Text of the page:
As his father once did while teaching writing classes at Florida State University, the younger Shaara talks out his stories after his research to audiences and his wife before ever beginning his writing: "It was just a remarkable thing to hear my father tell the story he was yet to write. He would always talk about it first, of Longstreet sitting on the fence watching that fatal charge up the hill. He would tell me his stories before he ever wrote them down. He would tell them to his students."
Jeff Shaara has also written Gone for Soldiers, a story of the Mexican War, and is now writing a book on World War I. Reading all of his novels is like entering parallel-world portals, where heroes are pregnant with the pain of human challenge. For Mr. Shaara, true heroes emerge amid such crisis, when uncommon impediments draw forth amazing actions from normal mortals who refuse to shrink in cowardice.
Mr. Shaara knew that men such as George Washington and Robert E. Lee were real, reluctant heroes nonetheless animated by an opportunity to fight and even die for ideas. He allows them to breathe historically, quoting not only their journals and original accounts but also writing verbal and mental dialogue befitting the men.
The response of readers has been "Hurrah!" But some academic historians have labeled Mr. Shaara presumptuous: "How dare you put words in the mouth of Robert E. Lee?"
"That's an important point," he acknowledges, adding he is humble to ensure Lee or Washington or King George come off authentically. "To put words in the mouths of those two characters, I had better feel pretty comfortable with those men. And this has to do with hearing the voices of the characters. One thing I do not rely on is modern biography or history books. I have to find out about these figures from the original sources."
Mr. Shaara is unfazed that some critics labeled his version of Stonewall Jackson overly affective and mushy. He is confident the great general was prone to cry over the loss of a little girl (actual history), or to pray with slave Jim Lewis. (Jackson started his own church for slaves and was a frequent, respectful attendee.) "I am fiercely proud that the history is accurate, absolutely right down to the last detail," he said. "Some modern readers might not be able to believe that Stonewall Jackson would cry over the death of that little girl, but he did."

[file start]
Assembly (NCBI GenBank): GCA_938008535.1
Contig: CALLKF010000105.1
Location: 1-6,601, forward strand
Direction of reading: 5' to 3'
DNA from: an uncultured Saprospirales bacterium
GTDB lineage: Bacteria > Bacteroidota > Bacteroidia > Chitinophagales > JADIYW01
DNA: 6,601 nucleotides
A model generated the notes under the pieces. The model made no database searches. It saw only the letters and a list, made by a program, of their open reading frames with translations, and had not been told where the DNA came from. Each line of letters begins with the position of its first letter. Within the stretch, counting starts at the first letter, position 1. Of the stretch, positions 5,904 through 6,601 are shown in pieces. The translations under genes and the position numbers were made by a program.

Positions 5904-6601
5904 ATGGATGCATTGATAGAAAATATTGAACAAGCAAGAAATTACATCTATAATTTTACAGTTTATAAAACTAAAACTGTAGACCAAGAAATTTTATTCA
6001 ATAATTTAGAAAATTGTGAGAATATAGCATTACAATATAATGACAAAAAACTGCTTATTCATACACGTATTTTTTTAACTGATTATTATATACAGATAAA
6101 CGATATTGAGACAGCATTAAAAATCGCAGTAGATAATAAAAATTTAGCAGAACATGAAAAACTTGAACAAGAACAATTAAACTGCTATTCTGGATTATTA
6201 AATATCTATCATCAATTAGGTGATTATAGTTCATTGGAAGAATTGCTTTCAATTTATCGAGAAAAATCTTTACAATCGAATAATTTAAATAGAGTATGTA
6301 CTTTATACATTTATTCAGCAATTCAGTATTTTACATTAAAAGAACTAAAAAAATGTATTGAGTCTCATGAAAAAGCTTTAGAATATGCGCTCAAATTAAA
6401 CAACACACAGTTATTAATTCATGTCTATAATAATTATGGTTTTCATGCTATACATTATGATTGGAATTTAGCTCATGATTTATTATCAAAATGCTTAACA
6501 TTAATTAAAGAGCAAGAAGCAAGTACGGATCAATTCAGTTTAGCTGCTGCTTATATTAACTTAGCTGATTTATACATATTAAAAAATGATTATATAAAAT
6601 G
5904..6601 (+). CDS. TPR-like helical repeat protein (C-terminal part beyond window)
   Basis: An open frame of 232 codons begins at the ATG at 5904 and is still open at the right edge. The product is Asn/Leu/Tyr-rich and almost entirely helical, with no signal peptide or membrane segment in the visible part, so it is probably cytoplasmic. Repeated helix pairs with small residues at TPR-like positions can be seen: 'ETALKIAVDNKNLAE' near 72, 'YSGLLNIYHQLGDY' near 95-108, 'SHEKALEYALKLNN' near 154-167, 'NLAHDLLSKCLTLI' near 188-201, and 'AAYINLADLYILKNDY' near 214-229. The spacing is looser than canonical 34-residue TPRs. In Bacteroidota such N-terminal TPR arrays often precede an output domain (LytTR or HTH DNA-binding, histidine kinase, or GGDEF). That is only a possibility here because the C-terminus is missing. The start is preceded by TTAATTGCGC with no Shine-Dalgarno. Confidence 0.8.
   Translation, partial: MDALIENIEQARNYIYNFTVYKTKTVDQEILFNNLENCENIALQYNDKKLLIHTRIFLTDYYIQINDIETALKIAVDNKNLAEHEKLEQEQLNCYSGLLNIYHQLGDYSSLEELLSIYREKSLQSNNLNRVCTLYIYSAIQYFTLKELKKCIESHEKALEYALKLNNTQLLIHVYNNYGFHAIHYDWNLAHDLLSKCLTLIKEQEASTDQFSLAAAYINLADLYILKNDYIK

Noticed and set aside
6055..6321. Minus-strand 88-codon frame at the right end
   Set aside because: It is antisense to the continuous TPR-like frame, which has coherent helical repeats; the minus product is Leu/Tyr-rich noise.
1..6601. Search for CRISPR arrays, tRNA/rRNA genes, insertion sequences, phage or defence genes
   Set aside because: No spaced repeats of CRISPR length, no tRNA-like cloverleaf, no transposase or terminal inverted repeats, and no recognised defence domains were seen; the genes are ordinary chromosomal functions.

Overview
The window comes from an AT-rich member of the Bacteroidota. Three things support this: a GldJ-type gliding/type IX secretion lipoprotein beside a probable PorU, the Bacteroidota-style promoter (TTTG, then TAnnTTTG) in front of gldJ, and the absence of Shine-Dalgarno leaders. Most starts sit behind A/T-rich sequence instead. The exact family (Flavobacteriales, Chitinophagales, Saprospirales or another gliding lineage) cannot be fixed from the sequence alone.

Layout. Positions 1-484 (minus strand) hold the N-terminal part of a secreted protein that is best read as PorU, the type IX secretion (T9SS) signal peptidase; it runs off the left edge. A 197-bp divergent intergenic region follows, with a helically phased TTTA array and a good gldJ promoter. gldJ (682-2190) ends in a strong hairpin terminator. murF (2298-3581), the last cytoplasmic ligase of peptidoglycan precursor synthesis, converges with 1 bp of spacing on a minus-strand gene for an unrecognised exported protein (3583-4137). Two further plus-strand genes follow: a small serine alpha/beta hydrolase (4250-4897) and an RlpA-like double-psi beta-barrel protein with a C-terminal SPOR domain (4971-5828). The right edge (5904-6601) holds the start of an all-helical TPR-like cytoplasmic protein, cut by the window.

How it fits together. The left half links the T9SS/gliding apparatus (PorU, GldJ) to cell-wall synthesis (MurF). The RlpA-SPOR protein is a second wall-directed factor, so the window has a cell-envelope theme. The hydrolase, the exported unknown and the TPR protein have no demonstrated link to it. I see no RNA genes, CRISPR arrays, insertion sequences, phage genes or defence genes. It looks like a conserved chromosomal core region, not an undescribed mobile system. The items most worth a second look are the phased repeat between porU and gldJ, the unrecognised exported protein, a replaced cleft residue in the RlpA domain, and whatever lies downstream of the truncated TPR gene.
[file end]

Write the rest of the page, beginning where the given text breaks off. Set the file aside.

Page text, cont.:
Lee and Washington both had fierce tempers that could fire without notice, Mr. Shaara notes. His novels don't attempt to hide this-but he points out that such men were able to subdue not only their opponents but themselves. He longs to see the heroes that, with time, will be defined by the current struggles against modern terrorism: Mr. Shaara's books have never failed to include one other key ingredient in the outworkings of history-a sovereign Providence. His characters regularly call on God and frequently appeal to Him for grace, mercy, and wisdom. While he declined to speak to WORLD of his own beliefs, Mr. Shaara insists, "That's just the way it was. And to deny that because I might offend somebody today would mean that I have no business writing the books."
Patriotism is good, says the author, and hopefully can still be found. It consists of old-fashioned notions such as "sacrificing for your country. People who are willing to give up their lives, their fortunes, everything, for an idea on a piece of paper. That kind of patriotism is extraordinary. This is the greatest example of being an American-being able to make that sacrifice for an ideal." c
-Mr. Maxwell is writer in residence at Belhaven College in Jackson, Miss.